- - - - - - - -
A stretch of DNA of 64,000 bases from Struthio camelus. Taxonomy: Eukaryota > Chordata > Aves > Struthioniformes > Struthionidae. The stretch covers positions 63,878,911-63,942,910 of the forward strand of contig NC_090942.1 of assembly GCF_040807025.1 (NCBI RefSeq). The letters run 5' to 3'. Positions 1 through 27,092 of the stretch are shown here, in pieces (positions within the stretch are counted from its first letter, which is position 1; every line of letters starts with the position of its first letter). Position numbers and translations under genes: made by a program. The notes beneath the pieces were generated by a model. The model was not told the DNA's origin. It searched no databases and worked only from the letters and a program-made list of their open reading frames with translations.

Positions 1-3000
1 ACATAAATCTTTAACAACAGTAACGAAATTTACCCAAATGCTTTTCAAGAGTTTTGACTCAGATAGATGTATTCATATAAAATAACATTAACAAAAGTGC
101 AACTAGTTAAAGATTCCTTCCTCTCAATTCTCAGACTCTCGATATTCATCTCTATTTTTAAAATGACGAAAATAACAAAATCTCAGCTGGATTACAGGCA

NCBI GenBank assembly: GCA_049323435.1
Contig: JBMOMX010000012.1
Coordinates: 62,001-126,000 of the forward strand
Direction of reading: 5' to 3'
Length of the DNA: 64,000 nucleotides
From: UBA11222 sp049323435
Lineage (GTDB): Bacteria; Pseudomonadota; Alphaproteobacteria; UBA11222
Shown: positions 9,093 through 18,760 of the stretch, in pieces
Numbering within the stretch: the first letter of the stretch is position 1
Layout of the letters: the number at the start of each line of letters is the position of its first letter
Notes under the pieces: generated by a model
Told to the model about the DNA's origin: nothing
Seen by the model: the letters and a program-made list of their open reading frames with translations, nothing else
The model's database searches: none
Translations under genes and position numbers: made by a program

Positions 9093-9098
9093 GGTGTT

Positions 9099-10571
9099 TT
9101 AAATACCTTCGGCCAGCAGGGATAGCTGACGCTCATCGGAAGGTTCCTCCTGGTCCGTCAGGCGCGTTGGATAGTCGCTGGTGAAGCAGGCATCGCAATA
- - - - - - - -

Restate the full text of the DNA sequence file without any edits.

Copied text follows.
A stretch of DNA of 64,000 bases from Struthio camelus. Taxonomy: Eukaryota > Chordata > Aves > Struthioniformes > Struthionidae. The stretch covers positions 63,878,911-63,942,910 of the forward strand of contig NC_090942.1 of assembly GCF_040807025.1 (NCBI RefSeq). The letters run 5' to 3'. Positions 1 through 27,092 of the stretch are shown here, in pieces (positions within the stretch are counted from its first letter, which is position 1; every line of letters starts with the position of its first letter). Position numbers and translations under genes: made by a program. The notes beneath the pieces were generated by a model. The model was not told the DNA's origin. It searched no databases and worked only from the letters and a program-made list of their open reading frames with translations.

Positions 1-3000
1 ACATAAATCTTTAACAACAGTAACGAAATTTACCCAAATGCTTTTCAAGAGTTTTGACTCAGATAGATGTATTCATATAAAATAACATTAACAAAAGTGC
101 AACTAGTTAAAGATTCCTTCCTCTCAATTCTCAGACTCTCGATATTCATCTCTATTTTTAAAATGACGAAAATAACAAAATCTCAGCTGGATTACAGGCA

NCBI GenBank assembly: GCA_049323435.1
Contig: JBMOMX010000012.1
Coordinates: 62,001-126,000 of the forward strand
Direction of reading: 5' to 3'
Length of the DNA: 64,000 nucleotides
From: UBA11222 sp049323435
Lineage (GTDB): Bacteria; Pseudomonadota; Alphaproteobacteria; UBA11222
Shown: positions 9,093 through 18,760 of the stretch, in pieces
Numbering within the stretch: the first letter of the stretch is position 1
Layout of the letters: the number at the start of each line of letters is the position of its first letter
Notes under the pieces: generated by a model
Told to the model about the DNA's origin: nothing
Seen by the model: the letters and a program-made list of their open reading frames with translations, nothing else
The model's database searches: none
Translations under genes and position numbers: made by a program

Positions 9093-9098
9093 GGTGTT

Positions 9099-10571
9099 TT
9101 AAATACCTTCGGCCAGCAGGGATAGCTGACGCTCATCGGAAGGTTCCTCCTGGTCCGTCAGGCGCGTTGGATAGTCGCTGGTGAAGCAGGCATCGCAATA